Transforming the theological schools; changing and re-evaluating parts of the school and university curricula; creating new university courses at different levels; establishing universities and centers of higher education in deprived cities; broadening the reception area of Iranian TV and radio broadcasts to include remote parts of the country, and providing said areas with communication services, are just some of the projects carried out at Imam’s insistence and which he oversaw. The formation of a ‘Cultural Revolution Council’ to supervise the planning of university courses, to compile textbooks for students and to train university lecturers, was a task undertaken in the early days after the victory of the Islamic Revolution.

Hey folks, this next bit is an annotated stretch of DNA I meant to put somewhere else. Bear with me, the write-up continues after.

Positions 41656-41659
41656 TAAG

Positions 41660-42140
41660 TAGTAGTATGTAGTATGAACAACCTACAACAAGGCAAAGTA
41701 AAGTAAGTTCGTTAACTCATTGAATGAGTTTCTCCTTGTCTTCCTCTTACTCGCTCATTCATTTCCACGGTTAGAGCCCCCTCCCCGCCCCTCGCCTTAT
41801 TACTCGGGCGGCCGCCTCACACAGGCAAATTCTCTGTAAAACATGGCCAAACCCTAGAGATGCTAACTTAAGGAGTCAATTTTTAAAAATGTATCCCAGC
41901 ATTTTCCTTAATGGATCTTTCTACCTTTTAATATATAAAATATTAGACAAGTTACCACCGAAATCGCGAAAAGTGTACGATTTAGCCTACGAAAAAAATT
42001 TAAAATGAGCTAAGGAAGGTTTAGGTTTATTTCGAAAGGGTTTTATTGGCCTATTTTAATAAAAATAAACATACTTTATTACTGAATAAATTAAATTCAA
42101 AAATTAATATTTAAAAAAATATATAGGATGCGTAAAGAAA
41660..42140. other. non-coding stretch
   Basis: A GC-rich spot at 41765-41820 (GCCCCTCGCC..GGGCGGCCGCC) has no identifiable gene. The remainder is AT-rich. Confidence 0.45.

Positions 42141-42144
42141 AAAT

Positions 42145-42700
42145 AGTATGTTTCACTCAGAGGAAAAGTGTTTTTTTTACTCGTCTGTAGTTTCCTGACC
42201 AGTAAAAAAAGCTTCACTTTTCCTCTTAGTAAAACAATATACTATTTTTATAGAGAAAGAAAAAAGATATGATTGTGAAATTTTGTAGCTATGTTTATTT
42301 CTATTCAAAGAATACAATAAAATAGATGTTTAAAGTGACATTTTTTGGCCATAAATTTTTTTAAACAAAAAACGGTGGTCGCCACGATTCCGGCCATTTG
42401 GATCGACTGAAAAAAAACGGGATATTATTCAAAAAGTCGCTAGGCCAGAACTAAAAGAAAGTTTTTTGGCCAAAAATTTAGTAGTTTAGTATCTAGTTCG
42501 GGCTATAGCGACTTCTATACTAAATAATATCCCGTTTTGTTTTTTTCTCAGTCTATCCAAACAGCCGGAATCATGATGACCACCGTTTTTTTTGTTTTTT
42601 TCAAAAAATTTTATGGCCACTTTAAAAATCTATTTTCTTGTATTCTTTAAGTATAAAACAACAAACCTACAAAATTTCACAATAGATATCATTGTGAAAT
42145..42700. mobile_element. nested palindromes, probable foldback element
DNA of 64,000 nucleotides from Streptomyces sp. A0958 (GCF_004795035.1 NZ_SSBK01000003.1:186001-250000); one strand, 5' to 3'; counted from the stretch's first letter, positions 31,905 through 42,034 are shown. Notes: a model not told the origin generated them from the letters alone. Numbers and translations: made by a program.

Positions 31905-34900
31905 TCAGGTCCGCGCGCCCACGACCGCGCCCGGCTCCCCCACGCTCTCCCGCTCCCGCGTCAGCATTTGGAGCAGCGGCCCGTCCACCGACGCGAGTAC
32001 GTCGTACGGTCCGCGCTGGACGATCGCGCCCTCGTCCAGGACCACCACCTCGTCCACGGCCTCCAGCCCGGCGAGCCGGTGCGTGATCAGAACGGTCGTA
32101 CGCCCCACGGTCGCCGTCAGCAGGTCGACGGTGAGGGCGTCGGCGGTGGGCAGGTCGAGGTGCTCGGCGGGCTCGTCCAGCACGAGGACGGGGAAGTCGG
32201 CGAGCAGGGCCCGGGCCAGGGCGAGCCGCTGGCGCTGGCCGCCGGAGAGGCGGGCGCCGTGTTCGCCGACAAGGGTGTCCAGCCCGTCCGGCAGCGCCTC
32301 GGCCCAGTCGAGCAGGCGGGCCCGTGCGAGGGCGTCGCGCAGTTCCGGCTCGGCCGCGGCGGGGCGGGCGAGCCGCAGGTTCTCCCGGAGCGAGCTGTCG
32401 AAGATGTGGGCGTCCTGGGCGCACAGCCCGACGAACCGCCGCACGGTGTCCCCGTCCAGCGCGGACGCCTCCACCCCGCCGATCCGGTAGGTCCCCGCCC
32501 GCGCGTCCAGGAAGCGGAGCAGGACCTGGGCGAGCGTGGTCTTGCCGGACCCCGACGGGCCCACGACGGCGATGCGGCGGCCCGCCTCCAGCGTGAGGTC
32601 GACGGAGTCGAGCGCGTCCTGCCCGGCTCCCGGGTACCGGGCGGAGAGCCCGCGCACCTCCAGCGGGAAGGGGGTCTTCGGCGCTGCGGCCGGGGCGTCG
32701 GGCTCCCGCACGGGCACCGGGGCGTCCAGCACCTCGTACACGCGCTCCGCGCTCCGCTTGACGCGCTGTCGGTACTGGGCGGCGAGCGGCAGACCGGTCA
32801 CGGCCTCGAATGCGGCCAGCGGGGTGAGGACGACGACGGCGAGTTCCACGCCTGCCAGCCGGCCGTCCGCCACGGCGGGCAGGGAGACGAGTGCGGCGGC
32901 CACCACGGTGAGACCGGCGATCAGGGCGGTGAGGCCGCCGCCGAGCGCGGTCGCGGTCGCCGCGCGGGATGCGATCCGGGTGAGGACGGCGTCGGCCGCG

After ten years of experience with the Islamic republic system in Iran, and in order to reform and complete the pillars of the Islamic system, on April 24, 1989 (Ordibehesht 4, 1368 AHS), Imam Khomeini, in a letter to the president of the time (His Eminence Ayatollah Khamenei) called for a Council of Experts to be formed charged with the responsibility of looking into the reforms needed to the constitutional law and codifying them while bearing in mind the guidelines given in the letter. This decision and others like it show how important he considered strengthening the basis of the Islamic government to be, and how he used every available opportunity to prepare the grounds and pave the way for a better implementation of Islamic laws.